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February 02, 2021

California Highway Washed into the Ocean after Heavy Rains — Drone Captures the Damage on Video

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New Drone footage brings into perspective the extent of the damage caused by mudslides due to rainfall on the collapsed Highway 1 in California’s Big Sur area. 

A new drone video released by the Monterey County Sheriff’s office reveals the scale of the damage caused by recent mudslides, which led to Highway 1 collapsing about 45 miles south of Carmel. 

A massive hole now separates the road after a mudslide, which is seen sloping towards the Pacific Ocean. Now and then, mud can be seen sliding down the giant hole. 

 

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Further up the cliffside in the opposite direction of the shoreline, the debris is visible in the form of fallen tree trunks and mud that has collected. 

Several patrol vehicles and people can also be seen observing the area, presumably assessing the damage. It is not known how long repairing the damage could take, with the sheriff’s office saying: 

"Be aware that you cannot travel through Big Sur to Southern California."

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Following a portion of Highway 1 flowing into the ocean on Thursday night, assessors were still working on the following Friday, with an estimated 25 structures said to have been damaged. 

Furthermore, around 8000 residents had been instructed to evacuate their homes, according to communications coordinator Maia Carroll. 

Experts are pointing their fingers towards climate change. 

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One of those told to evacuate includes Crystal Urite, who told NBC about how she was woken up at 4 am by firefighters, advising the family to leave. According to officials, mudslides had begun sliding in the scar left by the River fire.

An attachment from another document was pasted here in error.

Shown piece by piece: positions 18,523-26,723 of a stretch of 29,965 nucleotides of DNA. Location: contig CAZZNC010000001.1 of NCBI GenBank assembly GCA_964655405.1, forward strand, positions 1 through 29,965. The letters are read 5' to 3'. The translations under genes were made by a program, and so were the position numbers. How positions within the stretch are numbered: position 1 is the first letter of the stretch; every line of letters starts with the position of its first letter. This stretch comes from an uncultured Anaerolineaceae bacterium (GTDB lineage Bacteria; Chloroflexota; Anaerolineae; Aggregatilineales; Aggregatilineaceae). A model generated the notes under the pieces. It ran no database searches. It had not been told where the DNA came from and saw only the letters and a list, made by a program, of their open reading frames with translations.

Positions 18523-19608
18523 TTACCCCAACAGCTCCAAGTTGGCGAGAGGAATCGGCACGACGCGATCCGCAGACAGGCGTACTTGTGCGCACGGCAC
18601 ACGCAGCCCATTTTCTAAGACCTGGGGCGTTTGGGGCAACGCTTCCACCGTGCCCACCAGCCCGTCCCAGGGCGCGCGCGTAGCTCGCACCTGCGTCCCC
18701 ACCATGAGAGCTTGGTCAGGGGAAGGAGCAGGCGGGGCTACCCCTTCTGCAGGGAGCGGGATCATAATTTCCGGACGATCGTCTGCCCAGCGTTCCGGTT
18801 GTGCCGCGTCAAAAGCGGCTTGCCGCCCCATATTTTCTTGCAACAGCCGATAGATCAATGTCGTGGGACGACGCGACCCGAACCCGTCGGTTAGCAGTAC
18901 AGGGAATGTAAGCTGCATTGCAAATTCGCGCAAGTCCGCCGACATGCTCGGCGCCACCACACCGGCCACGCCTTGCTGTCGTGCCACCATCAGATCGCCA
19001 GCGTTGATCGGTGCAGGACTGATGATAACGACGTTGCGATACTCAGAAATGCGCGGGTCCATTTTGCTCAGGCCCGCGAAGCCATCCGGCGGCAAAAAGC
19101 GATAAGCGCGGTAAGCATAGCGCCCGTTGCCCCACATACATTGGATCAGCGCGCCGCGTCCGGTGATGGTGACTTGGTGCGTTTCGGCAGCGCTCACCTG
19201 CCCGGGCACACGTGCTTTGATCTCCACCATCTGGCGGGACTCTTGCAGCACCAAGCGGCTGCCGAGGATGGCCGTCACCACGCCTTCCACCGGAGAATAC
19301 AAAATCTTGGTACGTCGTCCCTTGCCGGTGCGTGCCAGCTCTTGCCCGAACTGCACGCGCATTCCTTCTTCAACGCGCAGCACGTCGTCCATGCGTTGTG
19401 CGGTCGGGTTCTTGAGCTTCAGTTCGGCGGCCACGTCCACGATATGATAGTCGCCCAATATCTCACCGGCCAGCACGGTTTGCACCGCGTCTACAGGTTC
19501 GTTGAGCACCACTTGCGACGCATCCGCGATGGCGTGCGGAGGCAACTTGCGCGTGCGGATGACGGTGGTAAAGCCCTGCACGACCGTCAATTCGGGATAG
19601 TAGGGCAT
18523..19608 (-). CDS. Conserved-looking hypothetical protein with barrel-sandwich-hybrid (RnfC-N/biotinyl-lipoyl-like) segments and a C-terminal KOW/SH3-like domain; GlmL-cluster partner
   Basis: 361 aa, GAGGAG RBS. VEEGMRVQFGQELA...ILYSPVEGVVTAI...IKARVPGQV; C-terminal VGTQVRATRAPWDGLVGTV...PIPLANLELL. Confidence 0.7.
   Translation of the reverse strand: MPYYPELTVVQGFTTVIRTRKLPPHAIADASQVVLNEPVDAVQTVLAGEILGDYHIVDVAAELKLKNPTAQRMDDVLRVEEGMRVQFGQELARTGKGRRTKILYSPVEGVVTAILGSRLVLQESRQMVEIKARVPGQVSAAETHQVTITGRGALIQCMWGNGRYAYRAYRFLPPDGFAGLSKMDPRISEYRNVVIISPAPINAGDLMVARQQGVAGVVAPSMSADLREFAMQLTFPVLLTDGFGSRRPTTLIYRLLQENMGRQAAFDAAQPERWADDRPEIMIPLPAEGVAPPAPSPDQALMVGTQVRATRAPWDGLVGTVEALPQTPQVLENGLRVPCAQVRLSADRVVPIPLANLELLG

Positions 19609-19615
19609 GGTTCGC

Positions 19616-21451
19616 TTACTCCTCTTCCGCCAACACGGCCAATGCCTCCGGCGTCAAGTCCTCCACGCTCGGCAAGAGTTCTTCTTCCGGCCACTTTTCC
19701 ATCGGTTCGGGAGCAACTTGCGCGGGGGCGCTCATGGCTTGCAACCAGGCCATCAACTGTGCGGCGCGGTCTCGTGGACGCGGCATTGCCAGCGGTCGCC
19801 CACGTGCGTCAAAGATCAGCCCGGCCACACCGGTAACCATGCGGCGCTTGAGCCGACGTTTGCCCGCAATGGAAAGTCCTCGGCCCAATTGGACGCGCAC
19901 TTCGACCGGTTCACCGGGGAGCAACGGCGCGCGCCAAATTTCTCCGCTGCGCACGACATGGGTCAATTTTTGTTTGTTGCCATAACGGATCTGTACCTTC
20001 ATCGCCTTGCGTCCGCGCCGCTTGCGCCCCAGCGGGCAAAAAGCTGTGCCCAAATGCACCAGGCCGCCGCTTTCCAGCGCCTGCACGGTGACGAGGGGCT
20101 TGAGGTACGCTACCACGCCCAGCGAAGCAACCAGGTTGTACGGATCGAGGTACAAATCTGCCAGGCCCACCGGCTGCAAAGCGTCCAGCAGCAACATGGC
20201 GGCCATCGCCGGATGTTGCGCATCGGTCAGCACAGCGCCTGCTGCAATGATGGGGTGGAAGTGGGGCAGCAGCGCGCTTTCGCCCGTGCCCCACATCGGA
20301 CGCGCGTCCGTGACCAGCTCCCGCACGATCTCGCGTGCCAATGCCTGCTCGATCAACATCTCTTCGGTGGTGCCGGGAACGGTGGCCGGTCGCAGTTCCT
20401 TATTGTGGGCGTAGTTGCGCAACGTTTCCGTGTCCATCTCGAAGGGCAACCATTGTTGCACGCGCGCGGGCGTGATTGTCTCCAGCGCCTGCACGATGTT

Fearing the Covid pandemic, Urite said she didn’t want to be placed in a crowded shelter while hoping the flooding wasn’t as bad as officials were explaining to her. But Urite was wrong, saying: 

“We woke up to the water and everything overflowing.” 

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Urite’s neighbor, Jarrod Domingos, decided against leaving his home with the River fire first burned, coming within 400 yards of his front door. His house had been built by his parents and held sentimental value. 

Knowing very well the River fire would be followed by heavy rain to cool the temperature down, Domingos decided to guard his property, and luckily he survived. 

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California has endured what scientists refer to as concurrent disasters, which began with the fires followed by the heavy rain. In this case, the fires set the stage for flooding and mudslides. 

Experts are pointing their fingers towards climate change as the instigator for these natural disasters. Last year, the state suffered its worst fire season in history, where 5 of the largest fires occurred within two months. 

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